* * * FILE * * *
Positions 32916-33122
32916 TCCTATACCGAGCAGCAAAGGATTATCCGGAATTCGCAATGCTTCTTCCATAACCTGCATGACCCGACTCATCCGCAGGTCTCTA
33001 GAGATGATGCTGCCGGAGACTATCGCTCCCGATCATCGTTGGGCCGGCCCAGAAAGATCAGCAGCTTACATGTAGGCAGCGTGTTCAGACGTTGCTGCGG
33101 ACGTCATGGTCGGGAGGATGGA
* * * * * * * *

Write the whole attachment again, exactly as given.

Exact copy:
Positions 32916-33122
32916 TCCTATACCGAGCAGCAAAGGATTATCCGGAATTCGCAATGCTTCTTCCATAACCTGCATGACCCGACTCATCCGCAGGTCTCTA
33001 GAGATGATGCTGCCGGAGACTATCGCTCCCGATCATCGTTGGGCCGGCCCAGAAAGATCAGCAGCTTACATGTAGGCAGCGTGTTCAGACGTTGCTGCGG
33101 ACGTCATGGTCGGGAGGATGGA